Amid a push for new laws that could see children as young as 14 questioned by Australian spies, ASIO says children are increasingly at risk of radicalisation.
Australia’s national security agency is pushing for new powers to question children suspected of terror offences, but there are doubts about whether the changes are necessary and concerns that young Muslims could be disproportionately affected.
On Friday, the Australian Security Intelligence Organisation (ASIO) said lowering the minimum age of questioning subjects on terrorism matters from 16 to 14 was necessary as children are becoming increasingly at risk of radicalisation.
"The extension of the existing questioning power to those as young as 14 who are the target of a politically motivated violence investigation - with appropriate safeguards - reflects a shift in the security environment since 2003 that has seen younger and younger people involved in extremist activities," it said in a submission on new national security legislation.
The proposed amendments to the Australian Security and Intelligence Act 1979 are based on the government's response to a report by the Parliamentary Joint Committee on Intelligence and Security.
"One of the seven terrorist attacks conducted in Australia since 2014 was carried out by a young person of school age, and three of the disrupted plots have involved minors," ASIO said.
"ASIO is particularly concerned that vulnerable and impressionable young people will continue to be at risk of being ensnared in the streams of hate being spread across the internet by extremists of every ideology."
ASIO cited two risks in particular.
"Islamist extremist groups and supporters continue to disseminate propaganda designed to radicalise, recruit and inspire terrorist attacks in the West, including in Australia," it said
"[And] extreme right-wing online forums proliferate on the internet and attract international memberships, including from Australians."
The agency said the use of compulsory questioning powers will "remain carefully considered and proportionate".
It comes as a 13-year-old Estonian boy was arrested after posing as a neo-Nazi commander online and encouraging attacks in the US.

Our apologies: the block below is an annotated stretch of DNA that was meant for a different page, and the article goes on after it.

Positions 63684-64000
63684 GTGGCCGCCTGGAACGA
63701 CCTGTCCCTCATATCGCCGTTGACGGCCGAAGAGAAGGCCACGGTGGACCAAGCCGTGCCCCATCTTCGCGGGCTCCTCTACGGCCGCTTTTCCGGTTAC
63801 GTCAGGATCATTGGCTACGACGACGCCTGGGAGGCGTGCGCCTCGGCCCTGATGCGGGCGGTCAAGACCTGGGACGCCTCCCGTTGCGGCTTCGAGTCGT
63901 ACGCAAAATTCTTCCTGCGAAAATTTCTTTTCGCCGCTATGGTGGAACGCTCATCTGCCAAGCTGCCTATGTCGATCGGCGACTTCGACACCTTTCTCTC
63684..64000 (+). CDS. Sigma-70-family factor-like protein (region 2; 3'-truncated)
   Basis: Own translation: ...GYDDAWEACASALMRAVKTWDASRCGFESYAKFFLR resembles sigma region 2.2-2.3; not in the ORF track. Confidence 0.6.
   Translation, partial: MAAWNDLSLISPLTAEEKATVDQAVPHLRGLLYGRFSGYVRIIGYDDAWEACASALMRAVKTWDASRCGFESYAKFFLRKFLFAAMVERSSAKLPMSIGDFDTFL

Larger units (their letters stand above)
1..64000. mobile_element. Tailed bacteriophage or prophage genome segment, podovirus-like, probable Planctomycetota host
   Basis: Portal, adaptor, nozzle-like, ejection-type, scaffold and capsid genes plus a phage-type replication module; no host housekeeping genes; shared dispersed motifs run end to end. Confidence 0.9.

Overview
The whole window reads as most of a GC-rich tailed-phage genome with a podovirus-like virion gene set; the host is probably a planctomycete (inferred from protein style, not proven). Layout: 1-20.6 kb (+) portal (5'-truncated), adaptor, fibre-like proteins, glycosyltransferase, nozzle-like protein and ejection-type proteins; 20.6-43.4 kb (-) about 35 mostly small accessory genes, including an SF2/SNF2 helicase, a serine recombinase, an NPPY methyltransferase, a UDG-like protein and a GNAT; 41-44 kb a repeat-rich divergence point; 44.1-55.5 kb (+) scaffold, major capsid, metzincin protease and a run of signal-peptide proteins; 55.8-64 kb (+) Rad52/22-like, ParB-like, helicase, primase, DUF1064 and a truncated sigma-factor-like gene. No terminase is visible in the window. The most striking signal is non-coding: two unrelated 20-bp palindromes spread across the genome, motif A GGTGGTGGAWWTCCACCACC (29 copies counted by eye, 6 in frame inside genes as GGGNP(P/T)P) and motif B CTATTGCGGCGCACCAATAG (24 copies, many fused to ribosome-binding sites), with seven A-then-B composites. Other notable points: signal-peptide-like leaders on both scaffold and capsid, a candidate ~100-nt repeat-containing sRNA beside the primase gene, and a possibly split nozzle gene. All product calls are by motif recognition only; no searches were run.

ASIO is also pushing for powers to allowing agents to deploy "slap-on" surveillance devices to cars and other objects without a warrant.
Concern from the Muslim community
But Rita Jabri-Markwell, an advisor and lawyer at the Australian Muslim Advocacy Network, believes these new powers will disproportionately affect the Muslim community.
"What we have already seen in Australia [is] young Muslim youth dragged into questioning on flimsy premises. It has a huge psychological impact," she told SBS News.
"How do you react to 14-year-olds being interrogated? I think most Australians would be terrified of the idea of this. We have to ask ourselves, where does it stop? It's 14 now, will it be 12 next year?
"This is overstepping the mark. We have to at some point ask ourselves as a country - what do we cherish and nurture as Australians?"
She said the only "silver bullet" for stopping radicalisation was social cohesion.
"If there are real concerns about young kids being radicalised, there are far more effective approaches - reaching out into community, building community resilience, not forcing ... kids into questioning."
The Dean of Law at the University of NSW, George Williams, is also concerned by the push to change the laws.
"We're dealing here with a really strong coercive power that normally we would only associate with adults," he said.
"And we're not even dealing with people who are criminal suspects, there are just people who just might have intelligence that ASIO wishes to gather.
"It raises big questions about our right to liberty, our ability to avoid coercive questioning."
However, ASIO has told the Parliamentary Joint Committee on Intelligence and Security it “would only be permitted to seek a compulsory questioning warrant for minors aged 14 to 18 years if the minor were themselves the target of an ASIO investigation in relation to politically motivated violence.".